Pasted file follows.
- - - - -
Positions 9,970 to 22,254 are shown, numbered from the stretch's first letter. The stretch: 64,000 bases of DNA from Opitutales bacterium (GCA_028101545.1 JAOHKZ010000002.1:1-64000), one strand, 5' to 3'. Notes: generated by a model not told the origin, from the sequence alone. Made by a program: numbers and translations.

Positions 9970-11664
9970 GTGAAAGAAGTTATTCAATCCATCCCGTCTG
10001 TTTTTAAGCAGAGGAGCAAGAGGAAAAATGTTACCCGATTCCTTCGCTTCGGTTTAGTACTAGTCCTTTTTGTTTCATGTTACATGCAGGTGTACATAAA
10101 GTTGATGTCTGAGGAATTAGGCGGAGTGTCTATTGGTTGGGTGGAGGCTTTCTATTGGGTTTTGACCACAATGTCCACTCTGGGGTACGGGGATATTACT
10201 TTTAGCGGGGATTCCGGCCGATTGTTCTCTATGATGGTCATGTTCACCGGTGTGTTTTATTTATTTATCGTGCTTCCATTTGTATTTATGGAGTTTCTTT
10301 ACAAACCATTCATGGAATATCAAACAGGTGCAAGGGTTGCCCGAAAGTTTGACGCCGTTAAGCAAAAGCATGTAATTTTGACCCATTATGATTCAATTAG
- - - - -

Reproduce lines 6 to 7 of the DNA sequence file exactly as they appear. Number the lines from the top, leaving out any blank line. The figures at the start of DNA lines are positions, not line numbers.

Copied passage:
10201 TTTAGCGGGGATTCCGGCCGATTGTTCTCTATGATGGTCATGTTCACCGGTGTGTTTTATTTATTTATCGTGCTTCCATTTGTATTTATGGAGTTTCTTT
10301 ACAAACCATTCATGGAATATCAAACAGGTGCAAGGGTTGCCCGAAAGTTTGACGCCGTTAAGCAAAAGCATGTAATTTTGACCCATTATGATTCAATTAG